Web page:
Adam Scott: I was the third wheel hanging off the back! Every time I come back (to Torrey Pines) I’m reminded of it. It’s a strong, strong memory… The atmosphere for the whole 36 holes I played with Phil and Tiger was incredible, but Thursday morning the energy around the first hole was like… I can’t compare it to anything else.
The pairing nearly didn’t happen. On the night before the groupings were decided, Davis got a call from Mark Steinberg, Woods’ agent.
Davis: Mark said, “Mike, Tiger is going to play, but I have something I need to tell you.” Tiger had fractures in his leg – essentially, he had a broken leg. I said, “What?!” He said, “Mike, you’ve got to promise that you’re not going to tell anybody.” And I kept that promise. Never did I tell anybody until they came out and disclosed it. The way Mark put it to me is that Tiger would not have played in the U.S. Open had it not been for Torrey Pines. It meant a lot to him growing up in Southern California.
I didn’t tell Jeff Hall, but I almost didn’t do 1, 2, 3 because if Tiger pulls out, we end up with the first alternate in that group. That wasn’t going to be ideal. But Mark told me Tiger was going to play, so I said, “OK, we’re going with it.”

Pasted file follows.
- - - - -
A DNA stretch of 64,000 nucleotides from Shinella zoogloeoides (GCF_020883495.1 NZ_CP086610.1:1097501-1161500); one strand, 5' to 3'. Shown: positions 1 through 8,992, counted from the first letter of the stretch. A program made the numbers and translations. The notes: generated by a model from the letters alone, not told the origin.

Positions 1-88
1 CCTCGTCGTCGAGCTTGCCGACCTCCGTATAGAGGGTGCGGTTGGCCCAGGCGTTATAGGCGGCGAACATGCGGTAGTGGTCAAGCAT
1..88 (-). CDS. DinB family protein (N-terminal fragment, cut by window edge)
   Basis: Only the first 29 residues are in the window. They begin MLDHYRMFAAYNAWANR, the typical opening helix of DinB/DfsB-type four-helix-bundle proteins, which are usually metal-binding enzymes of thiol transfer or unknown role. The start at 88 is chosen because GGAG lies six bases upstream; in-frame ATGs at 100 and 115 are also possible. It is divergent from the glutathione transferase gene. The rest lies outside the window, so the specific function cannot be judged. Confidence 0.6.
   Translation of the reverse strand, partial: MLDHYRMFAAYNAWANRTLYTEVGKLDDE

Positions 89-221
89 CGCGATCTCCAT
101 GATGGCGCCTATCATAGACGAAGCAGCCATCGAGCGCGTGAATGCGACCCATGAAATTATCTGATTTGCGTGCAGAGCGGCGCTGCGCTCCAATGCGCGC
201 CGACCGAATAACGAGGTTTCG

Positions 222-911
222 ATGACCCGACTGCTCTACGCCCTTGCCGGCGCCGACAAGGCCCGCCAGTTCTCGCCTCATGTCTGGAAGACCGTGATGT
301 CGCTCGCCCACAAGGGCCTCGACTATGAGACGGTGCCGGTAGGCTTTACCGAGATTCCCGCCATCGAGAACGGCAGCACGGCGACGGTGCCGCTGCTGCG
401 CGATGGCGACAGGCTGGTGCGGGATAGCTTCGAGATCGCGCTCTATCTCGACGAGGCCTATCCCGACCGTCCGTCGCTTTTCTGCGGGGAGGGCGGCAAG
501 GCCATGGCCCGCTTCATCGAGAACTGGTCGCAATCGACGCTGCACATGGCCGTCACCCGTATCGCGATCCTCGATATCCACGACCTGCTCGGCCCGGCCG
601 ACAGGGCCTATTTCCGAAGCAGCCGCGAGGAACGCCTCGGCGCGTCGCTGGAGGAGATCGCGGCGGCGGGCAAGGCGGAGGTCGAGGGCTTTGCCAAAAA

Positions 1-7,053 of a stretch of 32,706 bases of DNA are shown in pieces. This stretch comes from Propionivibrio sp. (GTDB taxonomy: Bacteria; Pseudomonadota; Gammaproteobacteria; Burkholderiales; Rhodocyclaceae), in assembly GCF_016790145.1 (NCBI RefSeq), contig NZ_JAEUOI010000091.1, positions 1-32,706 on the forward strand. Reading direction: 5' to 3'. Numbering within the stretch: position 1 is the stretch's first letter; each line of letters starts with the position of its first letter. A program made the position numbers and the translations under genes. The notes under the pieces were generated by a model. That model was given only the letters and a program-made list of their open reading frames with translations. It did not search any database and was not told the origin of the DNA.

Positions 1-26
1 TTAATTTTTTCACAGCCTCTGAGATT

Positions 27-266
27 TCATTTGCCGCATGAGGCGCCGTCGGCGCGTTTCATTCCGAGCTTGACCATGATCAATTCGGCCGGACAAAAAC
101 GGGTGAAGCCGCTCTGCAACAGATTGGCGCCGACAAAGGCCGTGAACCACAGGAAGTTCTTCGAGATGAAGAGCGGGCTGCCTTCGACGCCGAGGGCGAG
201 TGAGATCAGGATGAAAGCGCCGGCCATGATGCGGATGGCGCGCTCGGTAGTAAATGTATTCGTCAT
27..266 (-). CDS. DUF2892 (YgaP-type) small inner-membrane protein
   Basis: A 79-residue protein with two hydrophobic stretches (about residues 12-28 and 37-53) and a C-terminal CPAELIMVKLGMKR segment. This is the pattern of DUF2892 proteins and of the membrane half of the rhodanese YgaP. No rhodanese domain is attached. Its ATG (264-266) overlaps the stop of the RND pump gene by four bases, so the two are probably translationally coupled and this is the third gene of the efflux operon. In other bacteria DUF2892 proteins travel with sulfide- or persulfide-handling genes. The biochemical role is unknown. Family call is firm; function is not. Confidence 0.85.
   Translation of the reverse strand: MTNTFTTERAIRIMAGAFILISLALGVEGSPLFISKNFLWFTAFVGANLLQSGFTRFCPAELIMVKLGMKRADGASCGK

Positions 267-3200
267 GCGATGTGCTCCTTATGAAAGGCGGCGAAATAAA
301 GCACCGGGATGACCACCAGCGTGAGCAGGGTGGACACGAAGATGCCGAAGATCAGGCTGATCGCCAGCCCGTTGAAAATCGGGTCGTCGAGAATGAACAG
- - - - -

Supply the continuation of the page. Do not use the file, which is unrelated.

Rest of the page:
It became apparent early on that Woods was in considerable pain. There were many occasions when the cameras lingered on him as he winced and doubled over after a shot, and when he double-bogeyed the opening hole – one of his three doubles on the hole for the week – his chances for victory looked slim.
Hicks: We had a short [pre-championship] interview with Tiger, and I was anxious to see how he was feeling. I asked if he was 100 percent, and without hesitating, he looked at me with his typical grin and says, “I’m good to go.” With that wry smile, I don’t think he is. That stuck in my mind when things started unfolding.
Mediate got off to a strong start with a 2-under 69 on Thursday, and when he shot even-par 71 on Friday he was in a four-way tie for second, one behind Stuart Appleby, with Woods and Robert Karlsson.